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I have an double array

alist[1][1]=-1
alist2=[]
for x in xrange(10):
    alist2.append(alist[x])
alist2[1][1]=15

print alist[1][1]

and I get 15. Clearly I'm passing a pointer rather than an actual variable... Is there an easy way to make a seperate double array (no shared pointers) without having to do a double for loop?

Thanks, Dan

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6 Answers 6

up vote 4 down vote accepted

A list of lists is not usually a great solution for making a 2d array. You probably want to use numpy, which provides a very useful, efficient n-dimensional array type. numpy arrays can be copied.

Other solutions that are usually better than a plain list of lists include a dict with tuples as keys (d[1, 1] would be the 1, 1 component) or defining your own 2d array class. Of course, dicts can be copied and you could abstract copying away for your class.

To copy a list of lists, you can use copy.deepcopy, which will go one level deep when copying.

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I think copy.deepcopy() is for just this case.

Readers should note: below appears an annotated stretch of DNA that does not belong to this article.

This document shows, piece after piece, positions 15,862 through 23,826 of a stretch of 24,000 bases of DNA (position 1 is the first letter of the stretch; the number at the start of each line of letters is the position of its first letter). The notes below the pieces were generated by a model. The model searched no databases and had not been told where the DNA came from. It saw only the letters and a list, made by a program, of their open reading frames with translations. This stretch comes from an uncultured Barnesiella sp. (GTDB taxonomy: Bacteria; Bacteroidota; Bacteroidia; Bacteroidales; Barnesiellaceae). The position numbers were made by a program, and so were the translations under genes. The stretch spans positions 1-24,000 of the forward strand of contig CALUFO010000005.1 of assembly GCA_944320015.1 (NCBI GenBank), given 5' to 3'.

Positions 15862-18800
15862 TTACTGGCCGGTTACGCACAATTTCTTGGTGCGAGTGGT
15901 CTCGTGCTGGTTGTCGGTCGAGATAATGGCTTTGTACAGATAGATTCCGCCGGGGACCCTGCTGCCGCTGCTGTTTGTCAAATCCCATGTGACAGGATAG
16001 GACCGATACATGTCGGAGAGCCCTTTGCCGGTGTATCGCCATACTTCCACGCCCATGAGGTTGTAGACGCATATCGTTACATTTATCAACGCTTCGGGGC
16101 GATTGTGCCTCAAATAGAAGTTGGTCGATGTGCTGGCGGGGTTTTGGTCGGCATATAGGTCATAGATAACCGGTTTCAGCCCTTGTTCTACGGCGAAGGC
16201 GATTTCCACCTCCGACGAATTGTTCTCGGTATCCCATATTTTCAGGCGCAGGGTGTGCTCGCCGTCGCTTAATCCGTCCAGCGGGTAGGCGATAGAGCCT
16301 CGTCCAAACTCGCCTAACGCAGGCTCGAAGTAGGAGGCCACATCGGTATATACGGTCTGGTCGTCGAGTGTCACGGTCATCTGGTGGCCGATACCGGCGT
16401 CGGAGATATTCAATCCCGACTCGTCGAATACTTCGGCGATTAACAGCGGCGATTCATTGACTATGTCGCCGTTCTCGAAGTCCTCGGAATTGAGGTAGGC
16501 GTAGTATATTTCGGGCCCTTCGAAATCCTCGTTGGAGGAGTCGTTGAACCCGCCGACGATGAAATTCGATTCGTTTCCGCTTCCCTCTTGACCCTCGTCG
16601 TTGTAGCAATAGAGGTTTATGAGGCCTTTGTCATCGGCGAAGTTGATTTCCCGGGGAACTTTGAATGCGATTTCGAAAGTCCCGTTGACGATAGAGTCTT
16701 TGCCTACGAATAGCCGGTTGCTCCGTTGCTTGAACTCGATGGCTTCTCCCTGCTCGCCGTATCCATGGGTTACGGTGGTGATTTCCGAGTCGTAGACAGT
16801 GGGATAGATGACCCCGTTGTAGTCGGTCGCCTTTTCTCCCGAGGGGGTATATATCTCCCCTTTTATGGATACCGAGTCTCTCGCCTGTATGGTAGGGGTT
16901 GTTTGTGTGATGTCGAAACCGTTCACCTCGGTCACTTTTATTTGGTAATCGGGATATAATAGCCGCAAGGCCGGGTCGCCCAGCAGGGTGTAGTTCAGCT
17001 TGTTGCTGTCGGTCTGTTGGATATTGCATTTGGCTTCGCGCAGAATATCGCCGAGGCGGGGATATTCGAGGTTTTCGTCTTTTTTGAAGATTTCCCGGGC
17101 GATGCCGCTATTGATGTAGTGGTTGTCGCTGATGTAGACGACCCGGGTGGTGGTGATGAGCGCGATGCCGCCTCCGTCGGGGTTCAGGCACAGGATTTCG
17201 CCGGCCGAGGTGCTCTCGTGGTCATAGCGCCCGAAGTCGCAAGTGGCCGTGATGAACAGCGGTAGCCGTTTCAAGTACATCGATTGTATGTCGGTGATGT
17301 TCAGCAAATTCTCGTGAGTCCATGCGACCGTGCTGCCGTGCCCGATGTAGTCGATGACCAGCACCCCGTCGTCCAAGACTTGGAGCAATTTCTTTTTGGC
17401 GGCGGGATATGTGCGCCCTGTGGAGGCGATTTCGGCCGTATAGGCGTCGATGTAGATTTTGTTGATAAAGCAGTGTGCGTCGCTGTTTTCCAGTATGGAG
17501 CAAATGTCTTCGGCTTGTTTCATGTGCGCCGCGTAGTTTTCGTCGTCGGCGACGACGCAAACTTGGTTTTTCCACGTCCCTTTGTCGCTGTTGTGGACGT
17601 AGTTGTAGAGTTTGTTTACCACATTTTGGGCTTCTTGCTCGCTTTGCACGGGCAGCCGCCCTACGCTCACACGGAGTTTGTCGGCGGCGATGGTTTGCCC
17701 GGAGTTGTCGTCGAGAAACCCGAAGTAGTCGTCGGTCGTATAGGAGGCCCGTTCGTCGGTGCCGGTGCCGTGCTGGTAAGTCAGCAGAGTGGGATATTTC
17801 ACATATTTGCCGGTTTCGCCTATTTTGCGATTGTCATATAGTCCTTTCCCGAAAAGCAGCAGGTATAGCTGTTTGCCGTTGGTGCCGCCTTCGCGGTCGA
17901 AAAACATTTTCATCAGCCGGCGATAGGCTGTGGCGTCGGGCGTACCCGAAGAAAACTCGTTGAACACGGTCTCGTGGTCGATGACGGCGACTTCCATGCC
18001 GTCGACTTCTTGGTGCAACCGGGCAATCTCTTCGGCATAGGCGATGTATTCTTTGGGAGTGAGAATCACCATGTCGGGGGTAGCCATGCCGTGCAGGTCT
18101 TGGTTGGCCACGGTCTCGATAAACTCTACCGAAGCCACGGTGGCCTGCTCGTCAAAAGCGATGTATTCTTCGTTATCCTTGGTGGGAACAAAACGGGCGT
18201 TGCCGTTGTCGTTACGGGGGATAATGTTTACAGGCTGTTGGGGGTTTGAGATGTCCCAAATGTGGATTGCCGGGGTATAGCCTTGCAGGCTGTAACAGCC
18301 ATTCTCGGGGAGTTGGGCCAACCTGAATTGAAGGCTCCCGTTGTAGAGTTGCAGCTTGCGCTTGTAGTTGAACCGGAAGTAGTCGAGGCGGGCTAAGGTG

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1  
Beat me to it by 6 seconds! –  EMP Mar 16 '10 at 5:41
    
blame it on satellite network latency ;) –  msw Mar 16 '10 at 5:49

You can use somelist[:], that is a slice like somelist[1:2] from beginning to end, to create a (shallow) copy of a list. Applying this to your for-loop gives:

alist2 = []
for x in xrange(10):
   alist2.append(alist[x][:])

This can also be written as a list comprehension:

alist2 = [item[:] for item in alist]
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make a copy of the list when append.

  alist2.append(alist[x][:])
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If you're already looping over the list anyway then just copying the inner lists as you go is easiest, as per seanmonstar's answer.

If you just want to do a deep copy of the list you could call copy.deepcopy() on it.

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Usually you can do something like:

new_list = old_list[:]

So you could perhaps throw that in your singular for loop?

for x in range(10):
    alist2.append(alist[x][:])
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